Crypto Arbitrage: Everything You Need To Know To Make A Profit

Ready to take your cryptocurrency investment to the next level and take advantage of the constant price movement? Crypto arbitrage will probably seem like an attractive prospect – who doesn’t like the idea of ​​buying cryptocurrency in one place and selling it at a profit elsewhere?

When done successfully, crypto arbitrage can literally mean making money out of thin air. But if done wrong, it can mean a huge waste of money, so make sure you know what you are doing before you get down to business right away.

Keep in mind that arbitrage is different from researching and then investing in cryptocurrency in the long run, so if you are interested in learning more, we will explain what crypto arbitrage is, how to do it, and if you are willing to profit from it.

What is Crypto Arbitrage?

In simple terms, crypto arbitrage means buying a cryptocurrency on one exchange and selling it at a higher price on another exchange, which allows you to make a profit. This process is possible because there are different crypto exchanges and their prices are regulated differently depending on their liquidity and how quickly they move to general market prices.

For example, if you buy one bitcoin for $ 42,000 on Binance and then sell it for $ 42,500 on Huobi, you have successfully earned $ 500. In fact, such a high profit is unlikely given that most platforms are cutting it, but certainly something can be done if you’re smart – we’ll explain how soon.

Arbitrage is different from other trading strategies in that you are not taking advantage of price changes over time – you are taking advantage of price differences between exchanges.

By the way, this phenomenon is typical not only for cryptocurrencies. You can also arbitrate foreign exchange, stocks, precious metals and other assets. People have been arbitrating for centuries!

However, you may find it easier with cryptocurrencies than with more traditional assets as it is a newer and less efficient market. Several large exchanges significantly affect the prices of smaller exchanges (which adapt more slowly).

Types of arbitration

You should now understand the main point. But did you know that there are several different types of cryptocurrency arbitrage, each of which works slightly differently? Yes, that’s right – just as you thought you knew everything, we throw you a crooked head.

Make sure you know the difference between the following:

  • Spatial arbitrage: This type of arbitrage involves buying a cryptocurrency on one exchange and immediately selling it on another for additional money.
  • Convergence arbitrage: Here, a coin bought on one exchange is sold short on another exchange. The goal is to see how both prices converge, and that’s when the arbitrageur closes both positions.
  • Triangular Arbitrage: This is the most complex strategy that involves trading with more than one trading pair.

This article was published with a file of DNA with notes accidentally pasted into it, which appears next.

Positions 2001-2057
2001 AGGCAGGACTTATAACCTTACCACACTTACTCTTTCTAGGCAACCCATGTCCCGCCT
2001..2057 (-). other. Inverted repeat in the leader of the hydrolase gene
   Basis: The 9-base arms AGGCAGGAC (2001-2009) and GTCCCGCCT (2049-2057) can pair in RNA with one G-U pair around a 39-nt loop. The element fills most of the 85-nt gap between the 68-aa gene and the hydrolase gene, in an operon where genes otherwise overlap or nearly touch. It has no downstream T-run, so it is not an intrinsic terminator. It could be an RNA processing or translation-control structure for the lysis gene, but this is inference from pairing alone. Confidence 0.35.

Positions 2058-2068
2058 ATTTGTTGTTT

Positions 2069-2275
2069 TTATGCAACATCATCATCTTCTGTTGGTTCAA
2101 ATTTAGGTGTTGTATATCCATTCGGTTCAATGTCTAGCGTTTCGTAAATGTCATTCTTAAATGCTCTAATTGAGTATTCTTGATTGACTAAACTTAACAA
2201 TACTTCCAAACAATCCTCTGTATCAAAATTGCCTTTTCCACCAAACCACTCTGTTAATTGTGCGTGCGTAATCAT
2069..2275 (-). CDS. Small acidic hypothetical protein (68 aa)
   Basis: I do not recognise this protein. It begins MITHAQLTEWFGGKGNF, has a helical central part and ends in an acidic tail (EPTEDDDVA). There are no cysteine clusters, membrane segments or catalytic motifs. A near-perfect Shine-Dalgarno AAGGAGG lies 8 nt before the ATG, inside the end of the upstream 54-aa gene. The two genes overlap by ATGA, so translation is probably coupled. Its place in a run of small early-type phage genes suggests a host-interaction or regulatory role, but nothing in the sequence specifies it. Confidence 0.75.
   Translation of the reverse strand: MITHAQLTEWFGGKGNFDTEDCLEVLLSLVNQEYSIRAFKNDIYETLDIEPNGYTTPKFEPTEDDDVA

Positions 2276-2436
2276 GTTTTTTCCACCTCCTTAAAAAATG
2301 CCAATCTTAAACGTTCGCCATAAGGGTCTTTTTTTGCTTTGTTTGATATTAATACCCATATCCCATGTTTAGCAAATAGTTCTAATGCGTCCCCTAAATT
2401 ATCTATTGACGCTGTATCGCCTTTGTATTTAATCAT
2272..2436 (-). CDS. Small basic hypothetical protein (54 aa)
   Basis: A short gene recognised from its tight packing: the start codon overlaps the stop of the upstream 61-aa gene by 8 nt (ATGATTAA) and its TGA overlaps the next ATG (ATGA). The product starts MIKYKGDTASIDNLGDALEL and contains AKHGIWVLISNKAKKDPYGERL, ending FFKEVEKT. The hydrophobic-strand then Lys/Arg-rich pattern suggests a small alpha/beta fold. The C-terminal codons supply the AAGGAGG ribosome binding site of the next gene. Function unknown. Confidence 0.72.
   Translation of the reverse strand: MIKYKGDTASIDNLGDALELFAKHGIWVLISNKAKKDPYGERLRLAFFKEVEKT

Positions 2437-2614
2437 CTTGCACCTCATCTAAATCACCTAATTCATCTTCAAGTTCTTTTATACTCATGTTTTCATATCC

We will describe how to do each of them shortly.

Why is arbitration possible?

Do you think the whole basis of arbitration is a little strange? You’re not the only one – it’s not entirely intuitive to think of buying the same thing at two places at two different prices (or more than two).

Try to think of it this way: in economics textbooks, arbitrage is seen as a way to make markets efficient. The argument is that when markets are inefficient, people will arbitrate until prices finally stabilize and become uniform.

The fact that many people can consistently enjoy the benefits of arbitrage really makes you question this, but it’s a good idea.

So why, in a world where we must have “perfect information” thanks to the Internet, why is crypto arbitrage still possible? Here are some possible explanations:

  • Liquidity Variations: Each exchange has a different amount of liquidity for each asset, depending on how many people are buying or selling it. This will naturally vary between exchanges, resulting in different prices (higher prices when liquidity is limited).
  • Various types of exchange. Not all exchanges selling cryptocurrency are the same – many target different types of investors or different countries, which can affect prices.
  • Time of withdrawal and deposit. Exchanges with slower processing times take longer to catch up with general market rates (often smaller exchanges).
  • Currency rates. If you are really smart, you can even make a profit by buying a cryptocurrency at one exchange rate and selling it at another, which will allow you to make a profit if it is relatively cheaper in one currency.

Don’t worry if this doesn’t make complete sense to you – you can still arbitrate.

How to arbitrate cryptocurrency

The principle of crypto arbitrage is one thing; it is quite another matter to put it into practice.

Let’s go back to what we said that there are three main types of arbitration: spatial arbitration, convergence arbitration, and triangular arbitration. There are some similarities between the methods, but each of them works a little differently, so we will look at them one by one.

As a special treat, we will also add some information about creating a trading bot.

Spatial arbitration

If you choose spatial arbitrage, you buy a cryptocurrency on one exchange, transfer it to another exchange, and then sell it on another exchange. Alternatively, you can avoid the need to transfer cryptocurrency by making purchases on both exchanges at the same time.

This is the easiest way to understand, but that doesn’t mean there is no risk.

You must be careful to leave margin of error (i.e. a reasonable difference between the price you are hoping for and what you buy / sell for) in order to maximize your chances of a winning trade. And don’t forget about withdrawal and deposit fees, slow processing times, and potential technology issues.